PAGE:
Twitter has subpoenaed a number of Elon Musk’s associates, according to court filings and public statements, as the company moves forward with its legal fight against the Tesla billionaire over his attempt to terminate their $44 billion acquisition deal.
The list of those who have received subpoenas includes several prominent investment firms and venture capitalists, some of whom are part of the so-called PayPal mafia, a group of influential figures in the tech industry who worked at the payment company cofounded by Musk.
According to a court filing, Twitter sent a subpoena to Founders Fund, a San Francisco-based VC firm established by Peter Thiel, the controversial billionaire who was also a cofounder at PayPal. Twitter is also said to have sent subpoenas to investors Joe Lonsdale and David Sacks, according to tweets from both individuals.
Lonsdale, a cofounder of Palantir and former PayPal employee, claimed in a tweet this week that his subpoena is part of a “giant harassing fishing expedition.” Sacks, a former PayPal exec and founder of Yammer, responded to the subpoena by tweeting a magazine cover with an image of a middle finger on it.
Twitter declined to comment for this story.
Musk moved to terminate the acquisition agreement last month, alleging that Twitter breached the deal by failing to hand over data he says he needs to evaluate the number of bots and spam accounts on the platform. Days later, Twitter sued Musk to force him to follow through with the deal.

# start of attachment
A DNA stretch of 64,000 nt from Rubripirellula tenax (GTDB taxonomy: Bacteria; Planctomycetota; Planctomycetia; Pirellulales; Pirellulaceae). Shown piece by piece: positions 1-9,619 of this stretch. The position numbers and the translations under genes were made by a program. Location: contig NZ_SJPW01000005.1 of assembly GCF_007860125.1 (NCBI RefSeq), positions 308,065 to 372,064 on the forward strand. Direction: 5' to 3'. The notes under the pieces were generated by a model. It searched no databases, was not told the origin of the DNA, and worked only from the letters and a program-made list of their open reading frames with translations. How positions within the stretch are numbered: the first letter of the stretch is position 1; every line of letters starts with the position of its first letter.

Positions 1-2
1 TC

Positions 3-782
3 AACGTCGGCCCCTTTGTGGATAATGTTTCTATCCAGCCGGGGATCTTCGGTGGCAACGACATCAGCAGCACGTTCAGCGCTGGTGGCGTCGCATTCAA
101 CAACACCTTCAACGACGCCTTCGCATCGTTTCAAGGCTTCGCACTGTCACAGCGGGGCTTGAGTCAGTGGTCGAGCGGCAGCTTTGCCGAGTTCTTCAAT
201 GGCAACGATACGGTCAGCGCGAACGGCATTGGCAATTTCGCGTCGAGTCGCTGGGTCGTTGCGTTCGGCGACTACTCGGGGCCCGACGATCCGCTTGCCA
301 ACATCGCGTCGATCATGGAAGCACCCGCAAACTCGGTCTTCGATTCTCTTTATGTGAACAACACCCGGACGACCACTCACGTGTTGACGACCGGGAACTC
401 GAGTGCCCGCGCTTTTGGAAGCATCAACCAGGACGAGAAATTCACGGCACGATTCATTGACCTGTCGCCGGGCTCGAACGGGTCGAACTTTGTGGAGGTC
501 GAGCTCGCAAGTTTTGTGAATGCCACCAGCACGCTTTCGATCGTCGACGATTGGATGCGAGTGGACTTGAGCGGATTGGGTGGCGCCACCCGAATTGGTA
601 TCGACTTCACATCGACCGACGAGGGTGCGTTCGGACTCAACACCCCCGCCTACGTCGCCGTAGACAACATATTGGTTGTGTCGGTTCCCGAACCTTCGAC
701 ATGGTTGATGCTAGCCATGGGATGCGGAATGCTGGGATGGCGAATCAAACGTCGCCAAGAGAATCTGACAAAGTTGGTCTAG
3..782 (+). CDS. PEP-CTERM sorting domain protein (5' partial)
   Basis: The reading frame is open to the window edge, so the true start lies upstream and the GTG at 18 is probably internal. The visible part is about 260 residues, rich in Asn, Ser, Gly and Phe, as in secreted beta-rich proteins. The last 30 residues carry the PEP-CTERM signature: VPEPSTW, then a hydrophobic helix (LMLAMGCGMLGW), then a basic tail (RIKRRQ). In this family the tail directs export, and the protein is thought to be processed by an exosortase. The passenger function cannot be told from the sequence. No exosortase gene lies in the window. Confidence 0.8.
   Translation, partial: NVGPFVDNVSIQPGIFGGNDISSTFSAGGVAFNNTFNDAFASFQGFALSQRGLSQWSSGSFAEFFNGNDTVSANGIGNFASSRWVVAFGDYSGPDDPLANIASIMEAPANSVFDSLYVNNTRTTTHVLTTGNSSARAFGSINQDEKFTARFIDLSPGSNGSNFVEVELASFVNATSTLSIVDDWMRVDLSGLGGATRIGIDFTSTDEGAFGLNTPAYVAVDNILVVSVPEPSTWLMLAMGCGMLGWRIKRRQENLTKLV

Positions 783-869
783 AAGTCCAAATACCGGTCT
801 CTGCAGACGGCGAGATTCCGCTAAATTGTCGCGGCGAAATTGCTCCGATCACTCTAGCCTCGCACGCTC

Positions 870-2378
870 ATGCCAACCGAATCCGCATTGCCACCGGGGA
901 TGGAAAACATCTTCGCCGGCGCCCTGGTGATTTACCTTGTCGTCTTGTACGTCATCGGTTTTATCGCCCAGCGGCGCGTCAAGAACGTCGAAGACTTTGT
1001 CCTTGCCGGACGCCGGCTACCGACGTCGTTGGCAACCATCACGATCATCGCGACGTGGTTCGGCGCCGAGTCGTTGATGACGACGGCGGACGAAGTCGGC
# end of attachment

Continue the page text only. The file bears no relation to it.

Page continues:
A five-day trial is set to begin in Delaware on October 17 after Twitter pushed for an expedited process.
By sending out subpoenas to investors and associates of Musk, Twitter could be trying to determine when the Tesla CEO decided to back out of the deal and his motive in doing so.
“They’re trying to verify his story,” Charles Elson, founding director of Weinberg Center for Corporate Governance at the University of Delaware, told CNN Business. “Was he really misled? Was he not? Was this a strategy, or was this a genuine concern about what they had told him or didn’t tell him?”
Some analysts have suggested that Musk is using the bot explanation as an excuse to get out of a deal that now seems overpriced following the downturn in Twitter shares and the overall tech market. Tesla shares, which Musk is relying on in part to finance the deal, also declined after he agreed to the acquisition. (A lawyer for Musk has previously called that suggestion “nonsense.”)
Prior to moving to terminate the deal, Musk had lined up financing for the acquisition, including debt commitment letters from Morgan Stanley and other unnamed financial institutions as well as billions in equity financing from various tech investment firms.
According to a court filing, Twitter sent a subpoena to AH Capital Investments, a fund from Andreessen Horowitz, which was among the firms listed as agreeing to provide equity financing for the deal.
Founders Fund and AH Capital Investments were not available for immediate comment.
Twitter also sent subpoenas to two of Musk’s companies, Tesla and SpaceX, according to court filings.
Clare Duffy contributed to this report.